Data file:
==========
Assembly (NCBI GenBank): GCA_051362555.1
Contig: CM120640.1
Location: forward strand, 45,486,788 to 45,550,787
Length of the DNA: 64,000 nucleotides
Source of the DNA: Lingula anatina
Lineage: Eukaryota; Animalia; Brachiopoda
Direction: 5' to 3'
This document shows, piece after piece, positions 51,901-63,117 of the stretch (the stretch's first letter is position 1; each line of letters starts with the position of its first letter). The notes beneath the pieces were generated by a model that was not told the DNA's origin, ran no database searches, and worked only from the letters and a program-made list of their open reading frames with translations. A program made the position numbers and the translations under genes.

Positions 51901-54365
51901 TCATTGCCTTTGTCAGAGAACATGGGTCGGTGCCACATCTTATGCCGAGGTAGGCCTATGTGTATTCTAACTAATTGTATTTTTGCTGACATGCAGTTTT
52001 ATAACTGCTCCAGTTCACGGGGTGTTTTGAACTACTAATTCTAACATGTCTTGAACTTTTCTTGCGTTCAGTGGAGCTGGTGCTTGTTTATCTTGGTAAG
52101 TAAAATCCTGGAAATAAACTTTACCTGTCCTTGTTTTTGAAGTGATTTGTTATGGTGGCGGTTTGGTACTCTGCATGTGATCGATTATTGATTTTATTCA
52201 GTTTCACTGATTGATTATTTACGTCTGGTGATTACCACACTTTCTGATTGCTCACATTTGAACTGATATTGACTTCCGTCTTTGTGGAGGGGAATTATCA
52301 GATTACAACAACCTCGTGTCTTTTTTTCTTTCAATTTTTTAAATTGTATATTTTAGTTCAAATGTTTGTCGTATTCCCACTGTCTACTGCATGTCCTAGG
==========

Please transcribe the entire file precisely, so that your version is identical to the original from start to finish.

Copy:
Assembly (NCBI GenBank): GCA_051362555.1
Contig: CM120640.1
Location: forward strand, 45,486,788 to 45,550,787
Length of the DNA: 64,000 nucleotides
Source of the DNA: Lingula anatina
Lineage: Eukaryota; Animalia; Brachiopoda
Direction: 5' to 3'
This document shows, piece after piece, positions 51,901-63,117 of the stretch (the stretch's first letter is position 1; each line of letters starts with the position of its first letter). The notes beneath the pieces were generated by a model that was not told the DNA's origin, ran no database searches, and worked only from the letters and a program-made list of their open reading frames with translations. A program made the position numbers and the translations under genes.

Positions 51901-54365
51901 TCATTGCCTTTGTCAGAGAACATGGGTCGGTGCCACATCTTATGCCGAGGTAGGCCTATGTGTATTCTAACTAATTGTATTTTTGCTGACATGCAGTTTT
52001 ATAACTGCTCCAGTTCACGGGGTGTTTTGAACTACTAATTCTAACATGTCTTGAACTTTTCTTGCGTTCAGTGGAGCTGGTGCTTGTTTATCTTGGTAAG
52101 TAAAATCCTGGAAATAAACTTTACCTGTCCTTGTTTTTGAAGTGATTTGTTATGGTGGCGGTTTGGTACTCTGCATGTGATCGATTATTGATTTTATTCA
52201 GTTTCACTGATTGATTATTTACGTCTGGTGATTACCACACTTTCTGATTGCTCACATTTGAACTGATATTGACTTCCGTCTTTGTGGAGGGGAATTATCA
52301 GATTACAACAACCTCGTGTCTTTTTTTCTTTCAATTTTTTAAATTGTATATTTTAGTTCAAATGTTTGTCGTATTCCCACTGTCTACTGCATGTCCTAGG